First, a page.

Cat5 is still having problems. The feces problem has decreased, somewhat, but she’s still throwing up all over the place. Then, last week, Jaeger noticed that she had gone back to grooming herself raw. This time it was two places on the inside of her leg.
I took her to the vet again and he examined her and pondered. On the plus side, she’s still not constipated. That’s a major improvement over last year. Also, the places she’s over grooming means that her bottom isn’t particularly bothering her which is also a good sign. Our previous vet in Longmont did a lot of tests that ruled out some of the other possibilities. So, at the moment, the vet is leaning toward thinking she might have allergies of some sort that is causing her skin, and possibly bowel, problems.
One problem I have with Five is it’s extremely hard to give her medicine. She’s not a particularly smart cat but is pretty good at detecting medicine when it’s hidden in anything, including the pill pockets. I have about a 50/50 success rate when I try to brute force the pill down her throat. In addition, previously the vet prescribed a sticky gel (like hairball medicine) that you try to put in the cat’s mouth so they’ll lick it off and swallow it. I tried using it a while ago and got a little bit on the side of her jaw. Five completely ripped out all the hair on that side of her jaw. It looked like someone who had tried to shave for the first time. Completely bare skin with little red nicks all over. It was really, really disturbing. So, I stopped giving that to her.
With allergies the vet said he was thinking about trying to give her something like cortisone. This sounded like a good idea to me because back when she was doing very poorly last year, the Longmont vet had been giving her injections and that seemed to help more than anything else we tried. I mentioned that and our new vet said he was hesitant to give actual cortisone injections because apparently it can push a pre-diabetic cat into full diabetes and, unlike people and dogs, it’s hard to tell when a cat is pre-diabetic. He admitted that his opinion might be a little skewed because this is what happened with his own cat. He gave the cat a couple of shots of cortisone, triggered diabetes, and now has to give his cat insulin for the rest of its life. However, I can barely handle Cat5′s needs at the moment and I don’t think I could deal with her being diabetic.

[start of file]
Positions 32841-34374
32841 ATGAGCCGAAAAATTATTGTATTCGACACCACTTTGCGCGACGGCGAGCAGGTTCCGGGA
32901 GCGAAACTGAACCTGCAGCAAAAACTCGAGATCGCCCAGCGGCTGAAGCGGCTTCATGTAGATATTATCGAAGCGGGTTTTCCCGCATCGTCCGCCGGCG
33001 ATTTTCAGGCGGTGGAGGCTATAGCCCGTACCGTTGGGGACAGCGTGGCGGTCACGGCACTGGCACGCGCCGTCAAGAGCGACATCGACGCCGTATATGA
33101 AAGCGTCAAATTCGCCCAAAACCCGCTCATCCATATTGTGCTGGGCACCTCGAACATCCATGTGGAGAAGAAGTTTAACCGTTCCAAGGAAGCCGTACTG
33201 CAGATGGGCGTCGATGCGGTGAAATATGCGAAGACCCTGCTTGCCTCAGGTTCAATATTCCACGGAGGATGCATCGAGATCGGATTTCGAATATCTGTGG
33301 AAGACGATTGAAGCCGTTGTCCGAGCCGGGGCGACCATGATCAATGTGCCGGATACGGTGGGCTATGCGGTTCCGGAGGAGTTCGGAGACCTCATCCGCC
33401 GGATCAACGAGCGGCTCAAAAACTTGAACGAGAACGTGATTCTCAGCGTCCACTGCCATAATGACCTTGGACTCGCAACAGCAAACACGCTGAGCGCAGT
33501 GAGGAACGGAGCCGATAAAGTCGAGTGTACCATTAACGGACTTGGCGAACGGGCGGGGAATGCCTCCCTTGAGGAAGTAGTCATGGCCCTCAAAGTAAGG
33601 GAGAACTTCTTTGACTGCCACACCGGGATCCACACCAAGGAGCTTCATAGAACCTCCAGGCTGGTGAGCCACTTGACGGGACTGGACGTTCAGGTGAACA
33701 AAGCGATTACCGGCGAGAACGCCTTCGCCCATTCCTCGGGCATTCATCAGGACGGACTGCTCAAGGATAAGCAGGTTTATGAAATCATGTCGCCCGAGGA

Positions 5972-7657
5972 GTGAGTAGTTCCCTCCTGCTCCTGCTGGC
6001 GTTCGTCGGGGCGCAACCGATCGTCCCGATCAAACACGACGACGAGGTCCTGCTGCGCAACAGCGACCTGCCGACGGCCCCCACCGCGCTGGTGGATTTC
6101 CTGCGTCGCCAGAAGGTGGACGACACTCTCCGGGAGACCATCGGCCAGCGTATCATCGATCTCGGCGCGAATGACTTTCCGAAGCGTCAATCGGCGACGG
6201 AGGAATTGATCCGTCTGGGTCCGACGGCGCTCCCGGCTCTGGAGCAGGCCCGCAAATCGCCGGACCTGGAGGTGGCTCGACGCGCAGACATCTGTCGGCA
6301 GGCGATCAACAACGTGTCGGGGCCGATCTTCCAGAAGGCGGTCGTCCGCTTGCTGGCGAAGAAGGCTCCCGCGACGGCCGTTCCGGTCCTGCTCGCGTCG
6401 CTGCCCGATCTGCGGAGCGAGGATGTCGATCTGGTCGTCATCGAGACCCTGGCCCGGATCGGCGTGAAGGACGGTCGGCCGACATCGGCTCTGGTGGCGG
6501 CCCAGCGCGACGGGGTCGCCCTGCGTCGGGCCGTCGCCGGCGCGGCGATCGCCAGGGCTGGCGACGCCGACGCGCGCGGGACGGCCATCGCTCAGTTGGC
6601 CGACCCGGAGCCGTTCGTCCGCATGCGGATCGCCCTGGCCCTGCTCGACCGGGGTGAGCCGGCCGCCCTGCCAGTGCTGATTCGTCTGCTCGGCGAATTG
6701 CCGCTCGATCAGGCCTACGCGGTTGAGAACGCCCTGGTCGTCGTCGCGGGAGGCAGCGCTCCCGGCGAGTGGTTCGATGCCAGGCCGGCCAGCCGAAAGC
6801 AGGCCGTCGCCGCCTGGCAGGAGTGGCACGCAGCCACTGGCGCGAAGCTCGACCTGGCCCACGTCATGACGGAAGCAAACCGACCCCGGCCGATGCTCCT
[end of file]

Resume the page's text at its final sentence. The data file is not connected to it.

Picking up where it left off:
In the end, the vet prescribed a gel solution of Prednisolone (0.1 mL Gel twice a day to start with and gradually decreasing if everything goes well). Given my experience with the last gel-like substance I was a bit leary. However, this is a different consistency and you apply it to the inside of the cat’s ear. Apparently the odds that she’ll over groom that part of her anatomy, at least to a harmful level, is low. Though, of course, I’ll monitor her closely to make sure there aren’t any problems. The vet also instructed me to try to avoid touching it and use gloves when I’m giving it to Five. It must be absorbed via the skin and the vet wanted to make sure I wouldn’t get an inadvertent dose of it. Fortunately, due to Five’s variety of messes, I always have massive supplies of latex gloves on hand.
I’m feeling slightly hopeful that this treatment might actually work. I’m definitely atopic and, given how many skin problems I’ve had, it just make sense that Cat5 would follow in my footsteps. So, now we’ll just wait and see. I really hope this somehow magically fixes all her problems . . .